The recent protests in the small town of Caimanera in Guantanmo shows the communist Castro dictatorship is willing to use whatever violence necessary to quash the growing number of protests in Cuba.
Lessons from Caimanera: more state violence, more protests
11J, Nuevitas, Línea & F, Caimanera…Cubans weary of the regime’s repressive responses.
Quashing discontent with extreme violence is a high-level order in Cuba. Violence has been authorized ever since the “call to fight” issued by Miguel Díaz-Canel during the historic protests of July 2021. The priority of the Communist Party of Cuba (PCC) and its State Security force is that there not be another 11-J. Thus, in Caimanera they acted quickly; with coordinated repression, the protest was put down in a short period of time, followed by a guarded “tranquility.”
Diaz-Canel’s much-criticized order to his “revolutionaries” more than two years ago is still in force after his ratification as head of the Government and also as First Secretary of the PCC, the only legal party, which runs Cuba with exclusive impunity.
“The PCC is not accountable to the people or to any other official institution. Its leaders are not even part of the rigged electoral process, they do not proceed from the electorate. Its instructions in matters of public policies and of all kinds are strictly complied with, and budget expenditures on its management, especially that allocated for items related to ideological imposition, censorship, disinformation and repression, are not subject to control,” former judge Edel Gonzalez told DIARIO DE CUBA in a reflection on what happened in Caimanera.
“Neither the Comptroller General’s Office nor the auditing area of the Attorney General’s Office have the freedom to audit events, processes and expenses related to the PCC. No organization, and certainly not the Cuban citizen, can access such information, or demand transparent accounts. Nor are the members of the Central Committee Bureau free to file complaints and criminal proceedings for administrative excesses or crimes without consequences. The criminal procedural law reinforced the immunity of these leaders, so that they can be ‘safe’ from any consequences for the crimes they order and carry out during their repression of citizens,” added González.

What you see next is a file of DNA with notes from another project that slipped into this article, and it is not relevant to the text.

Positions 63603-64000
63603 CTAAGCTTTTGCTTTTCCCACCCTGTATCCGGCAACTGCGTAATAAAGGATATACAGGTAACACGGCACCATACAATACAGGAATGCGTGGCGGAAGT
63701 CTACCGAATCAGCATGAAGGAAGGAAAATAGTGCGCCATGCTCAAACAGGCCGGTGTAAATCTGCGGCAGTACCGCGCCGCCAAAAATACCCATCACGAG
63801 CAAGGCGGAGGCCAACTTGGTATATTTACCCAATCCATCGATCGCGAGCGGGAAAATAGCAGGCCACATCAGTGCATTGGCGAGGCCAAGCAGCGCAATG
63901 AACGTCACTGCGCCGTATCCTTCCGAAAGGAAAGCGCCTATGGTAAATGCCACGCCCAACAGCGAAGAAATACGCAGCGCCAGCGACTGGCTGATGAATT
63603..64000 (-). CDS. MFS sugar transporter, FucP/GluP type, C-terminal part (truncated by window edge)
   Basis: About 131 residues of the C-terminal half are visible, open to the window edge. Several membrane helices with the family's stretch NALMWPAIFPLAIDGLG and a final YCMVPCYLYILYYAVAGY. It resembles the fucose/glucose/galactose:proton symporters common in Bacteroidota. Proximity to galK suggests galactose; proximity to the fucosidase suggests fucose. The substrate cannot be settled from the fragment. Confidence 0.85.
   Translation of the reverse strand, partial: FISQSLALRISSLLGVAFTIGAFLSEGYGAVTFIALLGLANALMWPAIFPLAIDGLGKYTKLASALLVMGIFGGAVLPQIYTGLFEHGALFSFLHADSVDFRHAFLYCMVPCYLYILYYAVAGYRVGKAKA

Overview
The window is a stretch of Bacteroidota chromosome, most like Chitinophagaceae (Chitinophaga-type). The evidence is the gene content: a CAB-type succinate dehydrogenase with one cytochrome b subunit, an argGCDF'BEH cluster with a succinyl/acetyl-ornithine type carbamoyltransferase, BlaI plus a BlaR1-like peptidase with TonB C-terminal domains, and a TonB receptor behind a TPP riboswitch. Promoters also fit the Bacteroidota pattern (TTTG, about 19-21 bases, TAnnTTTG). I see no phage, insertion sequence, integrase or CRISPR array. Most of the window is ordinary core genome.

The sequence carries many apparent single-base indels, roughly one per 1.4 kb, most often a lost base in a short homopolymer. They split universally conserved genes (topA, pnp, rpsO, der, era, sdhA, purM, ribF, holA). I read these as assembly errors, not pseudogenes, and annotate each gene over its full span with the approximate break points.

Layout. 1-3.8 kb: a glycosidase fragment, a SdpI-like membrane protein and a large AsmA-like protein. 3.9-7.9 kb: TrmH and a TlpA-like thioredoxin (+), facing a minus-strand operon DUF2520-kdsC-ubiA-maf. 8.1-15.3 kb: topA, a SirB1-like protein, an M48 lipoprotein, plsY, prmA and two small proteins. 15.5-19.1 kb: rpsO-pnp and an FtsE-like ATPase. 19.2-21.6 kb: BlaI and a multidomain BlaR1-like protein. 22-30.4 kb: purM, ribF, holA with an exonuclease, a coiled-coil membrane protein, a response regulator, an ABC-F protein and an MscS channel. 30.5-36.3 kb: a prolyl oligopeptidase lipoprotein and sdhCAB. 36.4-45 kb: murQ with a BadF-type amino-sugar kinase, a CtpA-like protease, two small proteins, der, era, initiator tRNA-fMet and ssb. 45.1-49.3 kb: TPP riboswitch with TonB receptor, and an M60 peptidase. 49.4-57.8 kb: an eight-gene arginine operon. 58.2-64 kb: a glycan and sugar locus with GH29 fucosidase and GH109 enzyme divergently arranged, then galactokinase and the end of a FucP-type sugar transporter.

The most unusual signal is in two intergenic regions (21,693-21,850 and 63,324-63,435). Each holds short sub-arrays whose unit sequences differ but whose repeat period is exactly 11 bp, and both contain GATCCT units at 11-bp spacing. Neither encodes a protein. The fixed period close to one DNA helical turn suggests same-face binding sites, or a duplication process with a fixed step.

“It is no coincidence that power is concentrated in the hands of those who are extremely loyal to the will of the Castroist leadership. Any director, deputy or delegate, of any level, who does not pay it obeisance is removed from office by the control mechanism established in Decree/Law 13 of 2020”, he pointed out.
In the lawyer’s view, as long as the power elite “is made up of ‘alpha males,’ there will be no open or inclusive dialogue; there will be no opposition, no recognized dissent that weakens them; there will be no laws that guarantee the effective right to meetings and protests, no promotion of freedom of association, and no right to exercise any constitutional freedoms/rights/guarantees, such as those of expression, information, communication, thought and press without criminal consequences for those who dare to defy the ruling elite.”
“The new procedural laws and the organic law of the courts of justice will be mere empty declarations, a hodgepodge of content that only serves to promote disinformation and arbitrary imprisonment,” he predicted.
In the lawyer’s opinion, “in spite of the institutional violence, Cubans have no other alternative for freedom than protests.”
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